Ansar Bait Al-Maqdis, based in Egypt’s North Sinai, has claimed responsibility for the abduction and killing of US citizen William Henderson in August this year.
The group, which recently changed its name to Wilayat Sinai (the Sinai Province) and which had recently pledged allegiance to the Islamic State, published photographs of Henderson’s passport and identity cards in an online video.
The information identified the Henderson as a 58-year-old Texan who worked for energy company Apache Corporation and Qarun Petroleum Company, a joint venture with Egypt.
Earlier in August, Oklahoma’s Enid News & Eagle had published an an obituary for a man named William Henderson stating Henderson had “passed suddenly” during his time in Egypt.
Meanwhile, in August, Apache had said one of its supervisors had been killed in a carjacking in Egypt’s Western Desert, but did not identify the employee.
The obituary, however, stated that Henderson worked with Apache for 28 years.
It remains unclear why both the US and Egyptian governments had not commented on the death in August and why Apache had not identified the employee.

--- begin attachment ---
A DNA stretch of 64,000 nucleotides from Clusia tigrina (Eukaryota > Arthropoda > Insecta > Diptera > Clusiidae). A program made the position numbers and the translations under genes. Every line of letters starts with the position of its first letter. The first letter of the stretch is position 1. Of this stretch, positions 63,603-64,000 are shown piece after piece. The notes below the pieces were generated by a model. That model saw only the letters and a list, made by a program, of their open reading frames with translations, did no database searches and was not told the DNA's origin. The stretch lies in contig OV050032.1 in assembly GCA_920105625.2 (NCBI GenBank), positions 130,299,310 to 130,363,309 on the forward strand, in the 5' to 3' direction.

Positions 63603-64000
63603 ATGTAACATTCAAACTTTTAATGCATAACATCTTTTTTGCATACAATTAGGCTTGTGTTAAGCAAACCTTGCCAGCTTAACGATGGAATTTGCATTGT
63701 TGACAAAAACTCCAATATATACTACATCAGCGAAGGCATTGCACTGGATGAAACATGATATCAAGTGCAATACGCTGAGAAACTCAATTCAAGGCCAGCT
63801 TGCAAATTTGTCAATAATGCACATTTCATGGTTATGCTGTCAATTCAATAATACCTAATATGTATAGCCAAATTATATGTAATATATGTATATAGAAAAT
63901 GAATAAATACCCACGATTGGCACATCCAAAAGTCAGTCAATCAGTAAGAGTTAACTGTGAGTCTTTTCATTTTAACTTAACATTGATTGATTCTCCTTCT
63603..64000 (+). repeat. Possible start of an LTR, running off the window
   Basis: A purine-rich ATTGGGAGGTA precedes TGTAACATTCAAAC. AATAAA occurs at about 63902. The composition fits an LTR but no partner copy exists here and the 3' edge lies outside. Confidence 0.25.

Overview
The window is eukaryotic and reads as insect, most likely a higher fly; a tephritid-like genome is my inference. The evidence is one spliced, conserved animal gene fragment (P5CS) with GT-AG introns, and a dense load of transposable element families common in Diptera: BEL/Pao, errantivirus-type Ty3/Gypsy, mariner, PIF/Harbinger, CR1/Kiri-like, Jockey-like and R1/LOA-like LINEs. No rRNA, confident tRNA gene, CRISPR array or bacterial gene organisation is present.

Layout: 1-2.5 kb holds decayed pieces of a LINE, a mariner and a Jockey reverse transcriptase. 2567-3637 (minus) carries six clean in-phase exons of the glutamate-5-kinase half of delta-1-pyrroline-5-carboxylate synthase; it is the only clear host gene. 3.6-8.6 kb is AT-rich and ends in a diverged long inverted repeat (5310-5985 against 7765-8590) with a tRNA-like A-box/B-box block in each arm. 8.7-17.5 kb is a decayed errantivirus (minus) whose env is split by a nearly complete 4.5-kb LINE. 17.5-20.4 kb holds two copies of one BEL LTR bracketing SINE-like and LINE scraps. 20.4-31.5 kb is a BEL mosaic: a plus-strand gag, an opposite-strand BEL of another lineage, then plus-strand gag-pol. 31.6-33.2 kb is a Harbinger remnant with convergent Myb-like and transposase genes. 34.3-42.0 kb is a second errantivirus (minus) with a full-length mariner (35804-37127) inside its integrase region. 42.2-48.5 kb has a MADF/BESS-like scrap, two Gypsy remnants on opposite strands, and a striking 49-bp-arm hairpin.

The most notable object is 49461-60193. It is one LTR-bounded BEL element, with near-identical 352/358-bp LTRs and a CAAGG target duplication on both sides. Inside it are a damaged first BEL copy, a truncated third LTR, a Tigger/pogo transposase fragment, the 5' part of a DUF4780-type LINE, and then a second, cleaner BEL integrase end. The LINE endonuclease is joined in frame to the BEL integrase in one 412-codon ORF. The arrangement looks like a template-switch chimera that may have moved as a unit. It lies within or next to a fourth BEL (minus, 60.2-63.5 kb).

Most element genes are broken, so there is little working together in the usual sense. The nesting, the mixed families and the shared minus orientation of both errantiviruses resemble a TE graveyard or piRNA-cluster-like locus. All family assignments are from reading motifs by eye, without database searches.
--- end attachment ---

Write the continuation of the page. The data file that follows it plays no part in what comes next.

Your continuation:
Ansar Bait Al-Maqdis has claimed responsibility for numerous attacks since the ouster of deposed President Mohammed Morsi. In a recent statement, the group claimed it was behind more than 10 attacks in the past four weeks.
Among the deadliest attacks was one in which 34 Egyptian soldiers were killed in a suicide car bomb attack at the Karm Al-Qawadees checkpoint in Egypt’s North Sinai.
A fact-sheet prepared by Egypt’s Ministry of Foreign Affairs put the death toll for terrorism acts which took place since January 2011 and until April 2014 at 971, including 664 security personnel.